Hidden somewhere deep in its catacombs, the U.S. Federal Communications Commission (FCC) tested Google's Project Glass.
How do we know this?
Well, the agency today released documents revealing its consumer-focused testing methods, ostensibly meaning Glass is good to go for people.
The papers reveal the specifics of the wearable computing system. The FCC put the Explorer Edition of the tech under the microscope, and this is what it found.
According to the materials, the under inspection is referred to as "XEB."
The non-glasses eyewear houses a 2.4GHz 802.11 b/g Wi-Fi module, plus Bluetooth 4.0 + LE, though another model tested was listed under Bluetooth 4.0 HS.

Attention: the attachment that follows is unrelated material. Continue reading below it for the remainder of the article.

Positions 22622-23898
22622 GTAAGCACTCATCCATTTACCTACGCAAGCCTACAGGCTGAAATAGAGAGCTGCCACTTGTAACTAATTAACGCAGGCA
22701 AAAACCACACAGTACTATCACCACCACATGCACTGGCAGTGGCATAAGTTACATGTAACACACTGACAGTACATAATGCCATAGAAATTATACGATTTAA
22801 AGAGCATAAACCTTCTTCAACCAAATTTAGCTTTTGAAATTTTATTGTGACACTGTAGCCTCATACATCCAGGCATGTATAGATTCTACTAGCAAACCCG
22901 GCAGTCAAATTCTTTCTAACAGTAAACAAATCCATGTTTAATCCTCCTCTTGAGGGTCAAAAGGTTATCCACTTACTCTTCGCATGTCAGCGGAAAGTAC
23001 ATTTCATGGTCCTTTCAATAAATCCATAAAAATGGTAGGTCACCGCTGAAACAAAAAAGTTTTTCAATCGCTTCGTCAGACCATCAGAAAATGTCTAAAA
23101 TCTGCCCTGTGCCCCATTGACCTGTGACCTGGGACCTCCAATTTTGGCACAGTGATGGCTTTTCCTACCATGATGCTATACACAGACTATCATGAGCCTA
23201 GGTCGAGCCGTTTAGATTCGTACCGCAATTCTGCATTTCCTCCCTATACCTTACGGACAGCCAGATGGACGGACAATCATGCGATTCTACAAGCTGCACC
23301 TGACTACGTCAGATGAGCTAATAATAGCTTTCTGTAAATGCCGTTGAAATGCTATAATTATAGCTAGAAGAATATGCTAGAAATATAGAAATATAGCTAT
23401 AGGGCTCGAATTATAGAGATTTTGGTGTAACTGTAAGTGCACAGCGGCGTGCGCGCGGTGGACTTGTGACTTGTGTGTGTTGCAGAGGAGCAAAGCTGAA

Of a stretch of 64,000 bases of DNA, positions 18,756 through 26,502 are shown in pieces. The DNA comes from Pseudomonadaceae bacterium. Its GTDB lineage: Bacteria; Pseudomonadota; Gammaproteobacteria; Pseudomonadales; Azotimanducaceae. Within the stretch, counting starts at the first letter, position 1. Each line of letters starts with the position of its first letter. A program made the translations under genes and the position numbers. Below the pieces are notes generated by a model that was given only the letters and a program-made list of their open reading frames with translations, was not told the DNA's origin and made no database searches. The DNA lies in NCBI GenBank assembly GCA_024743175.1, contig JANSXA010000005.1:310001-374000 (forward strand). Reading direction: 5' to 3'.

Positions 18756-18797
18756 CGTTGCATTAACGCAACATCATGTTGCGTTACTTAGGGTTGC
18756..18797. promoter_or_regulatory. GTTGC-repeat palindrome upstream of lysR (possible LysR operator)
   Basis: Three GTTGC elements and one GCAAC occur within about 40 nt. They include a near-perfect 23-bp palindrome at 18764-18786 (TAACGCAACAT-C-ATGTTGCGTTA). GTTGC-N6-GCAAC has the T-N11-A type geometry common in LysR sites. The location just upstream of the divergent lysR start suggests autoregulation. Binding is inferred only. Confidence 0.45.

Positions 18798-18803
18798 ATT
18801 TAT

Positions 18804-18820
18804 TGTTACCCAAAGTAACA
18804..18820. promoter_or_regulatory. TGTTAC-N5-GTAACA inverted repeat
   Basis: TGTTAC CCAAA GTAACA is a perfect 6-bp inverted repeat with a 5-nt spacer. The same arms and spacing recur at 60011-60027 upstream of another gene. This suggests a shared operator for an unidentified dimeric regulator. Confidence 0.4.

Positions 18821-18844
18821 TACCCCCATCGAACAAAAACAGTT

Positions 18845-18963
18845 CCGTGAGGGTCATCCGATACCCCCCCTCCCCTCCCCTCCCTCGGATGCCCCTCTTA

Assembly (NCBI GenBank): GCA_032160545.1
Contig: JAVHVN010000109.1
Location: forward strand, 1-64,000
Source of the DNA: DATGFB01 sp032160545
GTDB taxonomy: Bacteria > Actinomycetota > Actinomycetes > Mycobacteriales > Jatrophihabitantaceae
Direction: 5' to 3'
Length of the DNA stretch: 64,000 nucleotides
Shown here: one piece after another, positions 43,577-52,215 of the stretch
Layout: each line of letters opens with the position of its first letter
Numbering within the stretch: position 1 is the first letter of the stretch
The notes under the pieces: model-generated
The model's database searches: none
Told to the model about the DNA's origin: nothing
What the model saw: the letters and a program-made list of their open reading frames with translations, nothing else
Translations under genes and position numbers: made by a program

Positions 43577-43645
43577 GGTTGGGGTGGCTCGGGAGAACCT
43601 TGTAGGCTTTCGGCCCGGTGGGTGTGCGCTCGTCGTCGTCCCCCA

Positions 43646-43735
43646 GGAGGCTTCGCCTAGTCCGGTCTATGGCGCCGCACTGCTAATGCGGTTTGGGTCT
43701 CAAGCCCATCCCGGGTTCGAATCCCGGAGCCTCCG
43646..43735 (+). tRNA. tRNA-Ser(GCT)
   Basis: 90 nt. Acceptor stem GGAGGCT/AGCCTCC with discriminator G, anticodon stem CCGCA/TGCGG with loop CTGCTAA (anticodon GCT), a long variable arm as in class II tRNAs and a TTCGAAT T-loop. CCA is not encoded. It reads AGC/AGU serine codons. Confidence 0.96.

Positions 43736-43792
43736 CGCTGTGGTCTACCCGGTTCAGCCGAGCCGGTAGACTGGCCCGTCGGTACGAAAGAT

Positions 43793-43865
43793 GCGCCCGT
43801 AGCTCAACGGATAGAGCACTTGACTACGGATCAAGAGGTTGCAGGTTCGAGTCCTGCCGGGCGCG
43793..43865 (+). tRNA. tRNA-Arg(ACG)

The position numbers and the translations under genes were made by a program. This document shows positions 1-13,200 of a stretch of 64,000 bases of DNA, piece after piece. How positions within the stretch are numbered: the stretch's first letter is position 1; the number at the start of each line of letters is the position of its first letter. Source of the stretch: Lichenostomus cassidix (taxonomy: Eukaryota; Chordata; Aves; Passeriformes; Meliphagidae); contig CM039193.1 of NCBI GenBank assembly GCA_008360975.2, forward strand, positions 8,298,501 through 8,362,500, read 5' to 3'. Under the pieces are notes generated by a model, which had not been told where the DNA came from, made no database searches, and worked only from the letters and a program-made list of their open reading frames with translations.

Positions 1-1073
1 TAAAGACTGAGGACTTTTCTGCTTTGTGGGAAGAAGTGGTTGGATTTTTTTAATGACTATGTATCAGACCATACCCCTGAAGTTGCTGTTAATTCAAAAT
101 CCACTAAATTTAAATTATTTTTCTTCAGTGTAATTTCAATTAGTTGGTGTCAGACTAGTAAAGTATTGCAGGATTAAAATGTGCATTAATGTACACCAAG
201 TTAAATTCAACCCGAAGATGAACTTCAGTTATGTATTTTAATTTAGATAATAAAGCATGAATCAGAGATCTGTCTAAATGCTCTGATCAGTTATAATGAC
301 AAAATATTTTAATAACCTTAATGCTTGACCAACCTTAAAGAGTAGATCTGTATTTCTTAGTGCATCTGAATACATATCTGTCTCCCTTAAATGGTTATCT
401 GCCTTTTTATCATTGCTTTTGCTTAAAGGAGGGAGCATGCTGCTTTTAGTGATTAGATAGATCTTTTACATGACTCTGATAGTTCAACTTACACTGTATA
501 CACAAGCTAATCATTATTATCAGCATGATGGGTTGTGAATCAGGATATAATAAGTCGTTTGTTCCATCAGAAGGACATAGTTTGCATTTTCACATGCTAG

Developer units, which cost US$1,500, should be forthcoming, though there's no real way to know when folks who've ordered a pair will actually have one on their heads. Google previously said early editions would be ready in 2013.
Google has also repeatedly said that Project Glass would be ready for consumers in 2014, and by the looks of this filing, everything looks to be moving right on schedule.
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